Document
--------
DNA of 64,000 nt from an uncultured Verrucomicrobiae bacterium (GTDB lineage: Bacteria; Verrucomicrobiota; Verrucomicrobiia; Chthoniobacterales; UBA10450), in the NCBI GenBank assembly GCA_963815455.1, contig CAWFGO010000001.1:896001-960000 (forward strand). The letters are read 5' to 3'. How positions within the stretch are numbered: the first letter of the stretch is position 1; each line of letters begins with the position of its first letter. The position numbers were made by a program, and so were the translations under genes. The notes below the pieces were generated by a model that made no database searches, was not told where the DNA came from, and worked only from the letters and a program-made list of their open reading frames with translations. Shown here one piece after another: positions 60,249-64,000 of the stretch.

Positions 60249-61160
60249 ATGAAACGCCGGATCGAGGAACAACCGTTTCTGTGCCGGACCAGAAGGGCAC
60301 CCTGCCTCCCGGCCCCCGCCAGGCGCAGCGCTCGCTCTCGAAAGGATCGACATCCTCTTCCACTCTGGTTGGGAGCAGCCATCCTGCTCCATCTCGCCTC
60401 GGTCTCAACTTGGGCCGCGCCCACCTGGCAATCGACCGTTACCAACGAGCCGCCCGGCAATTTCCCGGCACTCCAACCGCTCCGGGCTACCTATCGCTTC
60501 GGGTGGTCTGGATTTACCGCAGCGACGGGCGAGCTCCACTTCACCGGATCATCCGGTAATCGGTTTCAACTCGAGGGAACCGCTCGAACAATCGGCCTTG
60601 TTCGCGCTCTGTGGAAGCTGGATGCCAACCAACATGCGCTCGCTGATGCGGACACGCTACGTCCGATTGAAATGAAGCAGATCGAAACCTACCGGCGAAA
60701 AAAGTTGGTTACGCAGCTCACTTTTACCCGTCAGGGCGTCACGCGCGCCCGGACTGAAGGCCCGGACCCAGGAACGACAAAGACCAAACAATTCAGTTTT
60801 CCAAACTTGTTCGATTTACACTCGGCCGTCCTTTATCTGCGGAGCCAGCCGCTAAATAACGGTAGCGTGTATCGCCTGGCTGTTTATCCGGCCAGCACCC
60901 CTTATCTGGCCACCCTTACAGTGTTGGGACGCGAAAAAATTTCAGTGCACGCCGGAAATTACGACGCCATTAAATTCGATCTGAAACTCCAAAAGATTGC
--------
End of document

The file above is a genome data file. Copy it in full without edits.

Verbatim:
DNA of 64,000 nt from an uncultured Verrucomicrobiae bacterium (GTDB lineage: Bacteria; Verrucomicrobiota; Verrucomicrobiia; Chthoniobacterales; UBA10450), in the NCBI GenBank assembly GCA_963815455.1, contig CAWFGO010000001.1:896001-960000 (forward strand). The letters are read 5' to 3'. How positions within the stretch are numbered: the first letter of the stretch is position 1; each line of letters begins with the position of its first letter. The position numbers were made by a program, and so were the translations under genes. The notes below the pieces were generated by a model that made no database searches, was not told where the DNA came from, and worked only from the letters and a program-made list of their open reading frames with translations. Shown here one piece after another: positions 60,249-64,000 of the stretch.

Positions 60249-61160
60249 ATGAAACGCCGGATCGAGGAACAACCGTTTCTGTGCCGGACCAGAAGGGCAC
60301 CCTGCCTCCCGGCCCCCGCCAGGCGCAGCGCTCGCTCTCGAAAGGATCGACATCCTCTTCCACTCTGGTTGGGAGCAGCCATCCTGCTCCATCTCGCCTC
60401 GGTCTCAACTTGGGCCGCGCCCACCTGGCAATCGACCGTTACCAACGAGCCGCCCGGCAATTTCCCGGCACTCCAACCGCTCCGGGCTACCTATCGCTTC
60501 GGGTGGTCTGGATTTACCGCAGCGACGGGCGAGCTCCACTTCACCGGATCATCCGGTAATCGGTTTCAACTCGAGGGAACCGCTCGAACAATCGGCCTTG
60601 TTCGCGCTCTGTGGAAGCTGGATGCCAACCAACATGCGCTCGCTGATGCGGACACGCTACGTCCGATTGAAATGAAGCAGATCGAAACCTACCGGCGAAA
60701 AAAGTTGGTTACGCAGCTCACTTTTACCCGTCAGGGCGTCACGCGCGCCCGGACTGAAGGCCCGGACCCAGGAACGACAAAGACCAAACAATTCAGTTTT
60801 CCAAACTTGTTCGATTTACACTCGGCCGTCCTTTATCTGCGGAGCCAGCCGCTAAATAACGGTAGCGTGTATCGCCTGGCTGTTTATCCGGCCAGCACCC
60901 CTTATCTGGCCACCCTTACAGTGTTGGGACGCGAAAAAATTTCAGTGCACGCCGGAAATTACGACGCCATTAAATTCGATCTGAAACTCCAAAAGATTGC